What you’ll see

Along any walk you choose, you will pass a huge variety of wonders, including thermal caves spewing steam, bubbling ominously from their depths, and a lovely sulfuric smell… yum. All of these caves and pools you will see throughout the course of the day are results of time, and location in one of the most active volcanic areas in the world. Here are some of the park’s highlights, and my favorites:

 

Artist’s Palette: After earthquakes caused the Champagne Pool to tilt, mineral laden water flowed over the flat, causing this multicolored display of chemical beauty. Orange, bright yellows and surreal greens and blues paint across the water as mineral deposits are spread around by the wind.

 

Champagne Pool: arguably the most famous attribute of Waiotapu, the Champagne Pool occupies a crater that was formed during an eruption 700 years ago! Purportedly the most violent eruption that the world has seen in the past 5,000 years, ash was seen as far away as the skies of Europe and China. What’s going on to make it these crazy colors, you may ask… let alone the “champagne”-esque bubbles? Well, let’s just say there’s some knarly chemistry going on, to say the least.

            For my science buffs: the water enters the pool at a temp of 230 degrees Celsius and cools within the pool to around 74 degrees, with a pH of 5.4, making it slightly acidic. The gas bubbles rising to the surface are C02, the orange colored edge containing arsenic and antimony sulfur compounds rich in minerals including gold and silver.

 

Lake Ngakoro: This is the enormous, stunning lake that greets deserving visitors at the end of their trek (on the long walk). Crisply turquoise, the lake lures one into its beautiful depths. Take your time just looking, soaking in the beauty, and enjoy life for a moment.

 

Devil’s Bathtub: The most intriguing (perhaps most disturbing) feature of Waiotapu may in fact be its most tranquil (in terms of chemistry and volcanic activity, anyway). Also sitting in a crater caused by eruption likely centuries ago, the stagnant liquid of Devil’s Bathtub is an astonishingly (anyone have a better word?!) neon yellow/green, resulting from sulfur deposits that rise to its surface. LOVELOVELOVE. Stay wild, Waiotapu- seriously.

 

Mud Pool

Ok, you’ve seen all the craziness that nature has to offer. You’ve seen 100 degree steam rising from a bright green pool, a small lake properly comparable only to Gatorade, and wonder upon wonder of geothermal amazement. Stop right there. You simply cannot drive away from Waiotapu without first driving just beyond their main parking area… back towards the signs pointing out “Mud Pools.” A visit to Waiotapu simply would not be complete without seeing Rotorua’s famous boiling mud. It’s just as magical as it sounds, I promise. Go ahead, I dare you to jump in (just kidding, please don’t. As one of the kind fellows that welcomed us implored, “if you want to keep your legs, please refrain.”) The mud occupies the site of a once-volcano which eroded in the 1920s, leaving a rather mysterious and captivating pit of bubbling and boiling goo (which, by the way, is the source of many luxurious cosmetic products including a killer face mask!). Laugh, point, take some pics… try to predict when the next big bubble will come- that’s all, folks.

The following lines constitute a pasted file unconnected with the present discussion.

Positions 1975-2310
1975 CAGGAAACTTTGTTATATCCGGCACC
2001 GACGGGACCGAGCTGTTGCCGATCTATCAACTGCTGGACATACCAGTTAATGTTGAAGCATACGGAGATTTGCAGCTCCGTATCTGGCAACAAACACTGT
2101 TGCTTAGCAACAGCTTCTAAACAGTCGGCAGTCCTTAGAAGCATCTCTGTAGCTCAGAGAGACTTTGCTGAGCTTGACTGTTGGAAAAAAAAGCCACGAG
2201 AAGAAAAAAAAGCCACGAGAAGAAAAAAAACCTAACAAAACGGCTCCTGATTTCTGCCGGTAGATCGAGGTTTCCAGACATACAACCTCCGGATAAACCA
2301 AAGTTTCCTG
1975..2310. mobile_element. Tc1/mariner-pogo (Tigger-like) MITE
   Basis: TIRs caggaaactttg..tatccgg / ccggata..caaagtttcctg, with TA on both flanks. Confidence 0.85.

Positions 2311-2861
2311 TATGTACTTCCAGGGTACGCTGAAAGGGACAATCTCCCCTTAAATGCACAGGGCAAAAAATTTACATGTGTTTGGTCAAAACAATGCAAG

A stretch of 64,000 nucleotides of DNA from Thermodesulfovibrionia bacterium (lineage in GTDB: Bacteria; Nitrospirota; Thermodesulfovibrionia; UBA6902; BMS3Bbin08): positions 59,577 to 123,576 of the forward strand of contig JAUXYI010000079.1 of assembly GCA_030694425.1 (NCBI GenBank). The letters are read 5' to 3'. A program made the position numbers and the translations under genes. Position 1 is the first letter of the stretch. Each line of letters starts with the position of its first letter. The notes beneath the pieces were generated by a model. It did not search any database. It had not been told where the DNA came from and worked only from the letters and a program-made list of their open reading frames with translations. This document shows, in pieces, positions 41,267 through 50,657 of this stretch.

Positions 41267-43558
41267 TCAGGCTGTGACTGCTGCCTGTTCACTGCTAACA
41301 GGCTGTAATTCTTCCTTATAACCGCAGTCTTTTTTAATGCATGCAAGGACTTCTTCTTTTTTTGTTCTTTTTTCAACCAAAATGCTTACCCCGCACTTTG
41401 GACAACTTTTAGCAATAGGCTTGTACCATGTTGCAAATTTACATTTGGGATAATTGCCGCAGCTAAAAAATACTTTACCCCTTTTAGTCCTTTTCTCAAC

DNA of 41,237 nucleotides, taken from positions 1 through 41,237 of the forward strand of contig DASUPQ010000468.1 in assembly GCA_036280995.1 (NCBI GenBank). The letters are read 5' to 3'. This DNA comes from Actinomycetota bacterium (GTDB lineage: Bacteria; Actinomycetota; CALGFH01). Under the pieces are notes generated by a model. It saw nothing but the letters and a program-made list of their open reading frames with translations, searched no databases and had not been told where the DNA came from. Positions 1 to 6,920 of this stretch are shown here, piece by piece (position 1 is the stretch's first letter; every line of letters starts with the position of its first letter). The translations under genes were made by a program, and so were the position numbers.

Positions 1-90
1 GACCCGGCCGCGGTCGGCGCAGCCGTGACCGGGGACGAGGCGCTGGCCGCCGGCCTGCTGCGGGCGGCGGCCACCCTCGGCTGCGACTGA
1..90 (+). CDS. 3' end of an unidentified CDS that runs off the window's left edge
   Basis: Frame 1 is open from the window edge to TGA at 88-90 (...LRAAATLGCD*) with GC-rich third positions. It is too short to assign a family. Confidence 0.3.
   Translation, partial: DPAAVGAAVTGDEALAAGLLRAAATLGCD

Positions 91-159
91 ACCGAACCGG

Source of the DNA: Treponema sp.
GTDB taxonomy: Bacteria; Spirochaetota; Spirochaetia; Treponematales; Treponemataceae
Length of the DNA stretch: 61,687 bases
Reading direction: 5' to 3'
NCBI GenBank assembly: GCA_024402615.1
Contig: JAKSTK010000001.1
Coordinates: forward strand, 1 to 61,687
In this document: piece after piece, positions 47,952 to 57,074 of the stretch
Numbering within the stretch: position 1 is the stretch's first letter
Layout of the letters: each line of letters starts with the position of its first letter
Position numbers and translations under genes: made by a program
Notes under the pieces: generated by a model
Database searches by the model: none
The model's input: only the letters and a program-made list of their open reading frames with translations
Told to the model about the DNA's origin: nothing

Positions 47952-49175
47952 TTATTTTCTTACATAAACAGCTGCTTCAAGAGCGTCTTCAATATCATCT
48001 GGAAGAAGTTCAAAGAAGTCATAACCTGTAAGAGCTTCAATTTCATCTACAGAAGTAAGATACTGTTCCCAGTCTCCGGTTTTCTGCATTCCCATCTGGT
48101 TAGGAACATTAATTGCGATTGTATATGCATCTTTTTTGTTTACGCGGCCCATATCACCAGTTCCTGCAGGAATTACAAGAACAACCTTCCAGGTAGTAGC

Whether you’re traveling NZ solo or bringing the whole fam damily, this place is MAGICAL, and you need to go. Now. Go see these whimsical wonders and feel your jaw drop- dayum, Mother Nature.

 

 

*Getting there: Waiotapu is more or less smack in the middle of New Zealand’s north island, and nearly equidistant from Taupo and Rotorua. I visited Waiotapu en route from Wellington to Auckland via a night over in Taupo- a quick drive down “Thermal Explorers’ highway” is accessible and easy the next morning. From my experience, having a car to see around NZ is simply preferable, because you avoid uncertainty, get to see all of these tucked-away places, and of course, can see what you want, when and how and you travel on your own terms. J

Happy New Year! Looking Back on 2016

by , on
Dec 31, 2016

While many people (I must say me included) are happy to bid adieu to 2016, I must count my lucky stars, for it has been an amazing year to me in many ways. I have so much to be thankful for, not the least of which is travel.

 

At the time of this writing (Dec 2016) I have visited a total of 21 countries – (not many, compared to some of my travelbug peers, I know!) – and hope to make this number grow significantly in the coming months and years!! 11 of those countries have been newly added to my list, just within the year 2016! I am hoping to (at least) match that number, (or double, or more!) in 2017. My most favorite new spots of the year were Indonesia and London <3

 

My travels this year have taken me mostly around Asia, Europe, and the U.S., and I continue to encounter amazing new experiences, places, cultures and people everywhere I go. I am so excited to finally start my travel blog so that I can share some of these experiences with an amazing community of passionate and inspiring people who love travel and adventure just as much as I do.

 

Travel has been a powerful force in my life and recently, shaped who I am and shown me who I want to be. It has taught me a love so deep and pure- for our earth, for all of its beautiful nomads, and for life. Reflecting back on the past year, I would not trade my experiences for the world. I am full of hope for the new year, and for all of the amazing opportunities it will bring. I wish each and every one of you all that Is happy and wonderful in 2017 – may you be strong, kind, wise, happy, productive, and may all your dreams come true (I think they will!) In the meantime, enjoy what is to come on the new blog, and keep traveling! I would love to hear about some of your own adventures in 2016 – keep in touch or comment about your own favorite experiences 🙂

 

Happy Happy New Year!!!! And, as always…

STAY WILD
XXX